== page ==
Olympics Prize Money: Do Olympians Get Paid?
There aren’t many things freezing winters and sweaty summers have in common. But what the two seasons do share—at least every four years—are the Olympic Games. Every alternating two years in a four-year period, the world comes together to watch thousands of top athletes participate in summer and winter sports.
Athletes from 200 participating nations train nearly all their lives in an effort to make it to the Olympics. Therefore, compensation for a win, which not only is a feat for the athlete but the country they represent, is part of any athlete’s consideration. So how much do countries pay for Olympic medals? It depends and can range from $0 to over half a million. The map below can be sorted by paydays for gold, silver, and bronze medals to answer if Olympians get paid—and what that number is in each country?
View How Much Olympic Medalists Are Paid in a full screen map
We pulled the data from Wikipedia’s list of Olympic incentives. Each “incentive” (read: cash) is the 2021 U.S. dollar equivalent. In the story of the Olympics prize money, we’ll be sure to highlight the highest-paid gold medalists and how much silver and bronze medalists score. So let’s get started with how much do Olympians make.
How Much Money is a Gold Medal Worth?
Competing in the Olympics is a great feat unto itself—regardless of placement. But for those with their eye on the ultimate Olympic prize, the million-dollar question becomes: what’s the prize money for Olympic gold medal? Let’s check out the answer.
- Singapore – $737,000 per gold medal
- Taiwan – $720,000
- Hong Kong – $642,500
- Thailand – $365,150
- Indonesia – $346,000
- Kazakhstan – $250,000
- Malaysia – $236,000
- Azerbaijan – $235,000
- Morocco – $225,067
- Italy – $213,000
When you’re going for gold, Singapore is the country to represent. Top medalists from Singapore make $737,000, more than any country in the world. In fact, many countries in Asia pay their winning athletes large sums. Eight of the 10 highest-paying countries are located in Asia.
More specifically, Southeastern Asian countries like Singapore, of course, and Thailand, Indonesia, and Malaysia, give generous paydays for taking home Olympic gold. Additionally, both the Eastern Asian countries of Taiwan and Hong Kong are noted above for their over half a million-dollar reward for gold. But how do these countries stack up when it comes to their payments for silver and bronze?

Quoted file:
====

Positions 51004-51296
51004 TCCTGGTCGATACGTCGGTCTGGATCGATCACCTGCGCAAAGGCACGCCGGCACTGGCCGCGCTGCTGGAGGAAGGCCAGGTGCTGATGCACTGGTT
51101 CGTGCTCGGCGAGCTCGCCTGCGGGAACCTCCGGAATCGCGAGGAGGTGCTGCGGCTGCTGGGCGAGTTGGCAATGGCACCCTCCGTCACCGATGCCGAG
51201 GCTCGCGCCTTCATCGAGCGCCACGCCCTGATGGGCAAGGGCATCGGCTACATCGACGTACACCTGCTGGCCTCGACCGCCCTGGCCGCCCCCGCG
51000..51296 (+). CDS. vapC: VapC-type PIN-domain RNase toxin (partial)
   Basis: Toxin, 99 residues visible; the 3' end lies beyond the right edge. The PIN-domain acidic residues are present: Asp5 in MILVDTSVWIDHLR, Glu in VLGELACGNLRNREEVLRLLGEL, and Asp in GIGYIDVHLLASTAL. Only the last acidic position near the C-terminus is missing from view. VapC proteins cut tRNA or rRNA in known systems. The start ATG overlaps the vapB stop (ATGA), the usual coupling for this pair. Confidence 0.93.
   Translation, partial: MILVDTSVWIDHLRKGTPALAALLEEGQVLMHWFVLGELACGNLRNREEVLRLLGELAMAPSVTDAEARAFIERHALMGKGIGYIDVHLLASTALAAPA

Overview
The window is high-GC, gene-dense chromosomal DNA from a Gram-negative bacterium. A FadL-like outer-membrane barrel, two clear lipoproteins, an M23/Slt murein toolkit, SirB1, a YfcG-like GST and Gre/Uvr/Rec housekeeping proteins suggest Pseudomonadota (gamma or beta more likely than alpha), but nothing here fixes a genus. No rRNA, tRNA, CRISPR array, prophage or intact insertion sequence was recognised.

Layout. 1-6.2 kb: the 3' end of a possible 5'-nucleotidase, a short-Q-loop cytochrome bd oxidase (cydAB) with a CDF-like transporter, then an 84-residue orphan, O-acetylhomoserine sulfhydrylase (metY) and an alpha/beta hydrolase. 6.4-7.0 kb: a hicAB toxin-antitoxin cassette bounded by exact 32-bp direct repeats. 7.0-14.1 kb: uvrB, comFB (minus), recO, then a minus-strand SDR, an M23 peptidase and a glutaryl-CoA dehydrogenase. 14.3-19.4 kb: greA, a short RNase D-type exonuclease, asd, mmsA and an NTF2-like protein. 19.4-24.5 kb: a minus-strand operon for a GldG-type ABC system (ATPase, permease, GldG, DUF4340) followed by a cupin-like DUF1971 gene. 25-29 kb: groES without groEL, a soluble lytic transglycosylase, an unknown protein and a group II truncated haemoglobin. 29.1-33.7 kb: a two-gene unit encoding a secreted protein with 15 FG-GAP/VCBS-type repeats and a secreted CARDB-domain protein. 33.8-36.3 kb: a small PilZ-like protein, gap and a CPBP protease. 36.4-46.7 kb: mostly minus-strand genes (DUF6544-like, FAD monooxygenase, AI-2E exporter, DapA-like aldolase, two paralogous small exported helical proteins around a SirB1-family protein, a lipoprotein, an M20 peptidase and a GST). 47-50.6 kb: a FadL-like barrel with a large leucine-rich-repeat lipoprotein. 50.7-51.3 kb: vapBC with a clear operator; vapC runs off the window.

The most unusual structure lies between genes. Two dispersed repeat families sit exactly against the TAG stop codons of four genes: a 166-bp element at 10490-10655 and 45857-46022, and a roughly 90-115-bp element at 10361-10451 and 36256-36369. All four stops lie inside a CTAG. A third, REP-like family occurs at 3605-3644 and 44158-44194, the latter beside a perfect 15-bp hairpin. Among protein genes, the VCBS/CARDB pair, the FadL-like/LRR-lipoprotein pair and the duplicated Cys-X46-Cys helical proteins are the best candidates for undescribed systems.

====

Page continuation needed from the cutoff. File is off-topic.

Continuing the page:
Silver Medalists Score $369,000
Silver winners look pretty similar to the gold list above, with some key differences.
|Country||Gold||Gold rank||Silver||Silver rank|
It’s no surprise Singapore remains #1 when it comes to Olympic prize money for silver. Singaporean silver medalists receive more money than most gold winners from other countries. Hong Kong, Kazakhstan, and Morocco rise in ranks while Taiwan, Indonesia, and Azerbaijan fall. And Hungary, who didn’t even make it into the top 10 in gold, appears in 8th place when it comes to silver. To browse bronze, sort the map by the third-place medal.
Now a one-time payout of, say Hong Kong’s $642,500 for a gold medal seems to be a reasonable payment for an athlete’s hours upon hours in a gym. But most countries have multiple athletes placing in a variety of sports. So it begs the question, how much did the top winning countries like the U.S., Japan, and Great Britain pay their medalists in total just in the 2020 Summer Olympics?
The U.S. paid nearly 1.5 million dollars to its gold medalists in the 2020 Summer Olympics alone. And altogether, Team USA shelled out exactly $2.88 million to gold, silver, and bronze winners. Next, Japan doled out $1.62 million in total. While the U.K., which doesn’t award money for medals, its flat $38,339 annual stipend per athlete means it spent $2,492,035 during the same Olympics.
Explore the Map with Multi-Column Grouping for Gold, Silver & Bronze
Let’s take a moment to applaud the Olympic medalists and the countries that pay them well for their efforts. And now, we can appreciate that we can explore insights in your map with multi-column grouping.
When it comes to data, you often find yourself with more than just location information. In our case: gold, silver, and bronze payouts.
With BatchGeo, you can filter by the multiple columns of your additional spreadsheet data at the same time, as depicted below.
This way, you see only what you want, such as the top-paying countries for each of the three medals—all at once. Learn more about how to explore insights in your map with multi-column grouping or get started yourself at batchgeo.com.